3. Dog Day Afternoon (1975)
Almost every bank heist movie released in the past half century owes a big debt to Sidney Lumet’s stone-cold classic. That of course includes Spike Lee’s work, most notably his 2006 crime drama ‘Inside Man’ starring Denzel Washington, Clive Owen and Jodie Foster. One doesn’t need a college degree to figure out the many parallels between both films, which center around an elaborate New York bank heist that quickly turns sour and ends in a drawn-out stand-off with the authorities as the perpetrators reveal a socially-charged motive behind their criminal schemes.
But the connection between both films goes beyond these narrative echoes, as revealed by Spike Lee during a recent interview for Variety. “We screened ‘Dog Day Afternoon’ for the actors and the crew before we did ‘Inside Man’. Sidney Lumet was ‘da man’. I love Sidney, and he supported me, too.” A small bit of trivia is that the same actor that delivered the pizza to Al Pacino during the hostage situation in ‘Dog Day Afternoon’ (followed by a now-iconic “I’m a fuckin’ star” line) was cast to deliver the pizza in ‘Inside Man’ in a deliberate tribute to the 1975 classic by the Brooklyn director. “That was our homage. God bless Sidney.”
4. Ace in the Hole (1951)
Spike Lee does not see himself as a cynical man, although his body of work and reputation might suggest otherwise. It barely comes as a surprise that he took a liking to Billy Wilder’s scorching portrait of press sensationalism, in which Kirk Douglas plays a sleazy Albuquerque reporter who capitalizes on an unfortunate cave accident to create a media circus. Lee credited ‘Ace in the Hole’ as a touchstone in his film education that helped him realize that no matter how dark the subject matter is, you can always put humor in it — a slippery tightrope he’s treaded in films like ‘Bamboozled’.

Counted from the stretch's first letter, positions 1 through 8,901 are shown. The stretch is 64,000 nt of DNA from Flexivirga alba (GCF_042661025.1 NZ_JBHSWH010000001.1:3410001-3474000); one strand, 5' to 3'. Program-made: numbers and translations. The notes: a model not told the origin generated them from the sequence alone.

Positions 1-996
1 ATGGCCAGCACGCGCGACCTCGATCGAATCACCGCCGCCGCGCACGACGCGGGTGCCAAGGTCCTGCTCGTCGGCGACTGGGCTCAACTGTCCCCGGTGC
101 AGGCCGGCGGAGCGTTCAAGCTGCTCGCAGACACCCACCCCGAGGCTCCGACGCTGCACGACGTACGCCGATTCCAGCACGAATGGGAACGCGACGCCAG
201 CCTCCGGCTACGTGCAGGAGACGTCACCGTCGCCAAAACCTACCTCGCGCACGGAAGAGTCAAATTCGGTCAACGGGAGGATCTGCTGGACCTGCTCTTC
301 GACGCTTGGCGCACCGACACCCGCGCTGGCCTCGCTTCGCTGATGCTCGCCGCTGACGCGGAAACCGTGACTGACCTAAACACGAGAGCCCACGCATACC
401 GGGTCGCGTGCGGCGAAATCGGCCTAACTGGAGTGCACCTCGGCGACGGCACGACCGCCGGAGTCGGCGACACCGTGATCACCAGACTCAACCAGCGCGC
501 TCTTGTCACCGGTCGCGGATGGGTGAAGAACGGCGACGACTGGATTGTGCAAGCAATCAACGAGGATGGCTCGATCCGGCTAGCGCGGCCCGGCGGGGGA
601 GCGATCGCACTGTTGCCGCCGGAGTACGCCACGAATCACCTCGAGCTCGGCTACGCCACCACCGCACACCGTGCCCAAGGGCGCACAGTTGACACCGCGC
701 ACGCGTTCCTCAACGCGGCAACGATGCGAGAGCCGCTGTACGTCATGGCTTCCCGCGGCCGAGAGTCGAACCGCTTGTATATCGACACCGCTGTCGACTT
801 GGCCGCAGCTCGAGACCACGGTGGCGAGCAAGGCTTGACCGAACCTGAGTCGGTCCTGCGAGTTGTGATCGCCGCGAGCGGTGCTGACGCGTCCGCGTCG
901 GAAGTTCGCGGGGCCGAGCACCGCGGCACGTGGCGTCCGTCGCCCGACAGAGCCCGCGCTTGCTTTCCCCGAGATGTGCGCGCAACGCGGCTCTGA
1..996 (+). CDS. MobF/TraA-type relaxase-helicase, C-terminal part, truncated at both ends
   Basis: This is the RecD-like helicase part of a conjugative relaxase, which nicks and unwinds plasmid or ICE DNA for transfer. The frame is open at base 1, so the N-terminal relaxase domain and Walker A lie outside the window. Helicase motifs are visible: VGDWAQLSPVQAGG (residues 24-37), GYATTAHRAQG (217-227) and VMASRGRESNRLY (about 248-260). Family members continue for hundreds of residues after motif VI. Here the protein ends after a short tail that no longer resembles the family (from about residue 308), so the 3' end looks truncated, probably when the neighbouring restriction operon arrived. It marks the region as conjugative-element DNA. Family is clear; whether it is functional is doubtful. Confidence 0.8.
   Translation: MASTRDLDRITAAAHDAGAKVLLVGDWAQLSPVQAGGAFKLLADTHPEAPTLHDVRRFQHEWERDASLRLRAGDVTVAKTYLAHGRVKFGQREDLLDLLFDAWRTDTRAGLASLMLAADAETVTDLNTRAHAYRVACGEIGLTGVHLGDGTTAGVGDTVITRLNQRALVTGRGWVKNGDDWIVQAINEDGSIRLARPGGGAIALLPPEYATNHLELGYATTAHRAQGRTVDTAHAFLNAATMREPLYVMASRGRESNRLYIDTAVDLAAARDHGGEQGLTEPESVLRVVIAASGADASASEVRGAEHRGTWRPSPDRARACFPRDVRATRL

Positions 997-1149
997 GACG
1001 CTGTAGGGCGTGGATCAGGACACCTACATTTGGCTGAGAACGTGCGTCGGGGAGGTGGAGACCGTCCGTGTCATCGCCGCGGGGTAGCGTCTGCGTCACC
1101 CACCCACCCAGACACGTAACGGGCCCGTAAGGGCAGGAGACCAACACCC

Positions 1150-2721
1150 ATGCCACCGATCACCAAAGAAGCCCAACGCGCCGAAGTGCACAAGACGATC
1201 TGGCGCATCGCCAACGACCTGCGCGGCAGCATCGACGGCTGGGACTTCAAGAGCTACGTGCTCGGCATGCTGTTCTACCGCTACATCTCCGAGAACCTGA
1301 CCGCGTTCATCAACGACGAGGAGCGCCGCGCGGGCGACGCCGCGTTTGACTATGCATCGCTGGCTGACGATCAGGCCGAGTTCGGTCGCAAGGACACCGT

“The film is dark now, let alone in 1951. It had the crystal bell as far as the impact of the media, how influential, manipulative and also how dangerous it has become.” The director went on to praised the final shot of the film where a critically wounded Kirk Douglas falls into the lenses as “one of the greatest shots in film history”, putting his own spin on it in ‘Malcolm X’ as a thinly veiled homage. Lee got in touch with Wilder to express his admiration and still holds dear to the one-sheet poster he received co-signed by the director and star of the film.
5. Thief (1981)
On July 6, 2022, we lost one of Hollywood’s giants in James Caan. The Bronx-native actor was mourned all across the globe, as we celebrated his career, from ‘The Gambler’ to ‘Misery’ all the way to ‘The Godfather’. For many, his performance in Francis Ford Coppola’s mob epic immortalized him forever as a legend of the silver screen. You can count Spike Lee as one of them, having included the first two entries of the trilogy in his personally curated list. But the director made sure to shed light in what may very well be the actor’s finest hour while paying his respects in Twitter: “We lost another great. Many know Jimmy from ‘The Godfather’, but please check out “da work” he did on ‘Thief’”.
Caan is certainly in his element in this pitch-black neo-noir courtesy of Michael Mann, starring as Frank, a grizzled Chicago bank robber who’s desperately looking for one last big heist before leaving his criminal days behind. While it may not match the physicality and bravura of some of his louder roles, James Caan injects his customary restlessness and gravitas into the role while subtly revealing a vulnerable and remorseful side behind his tough-guy facade.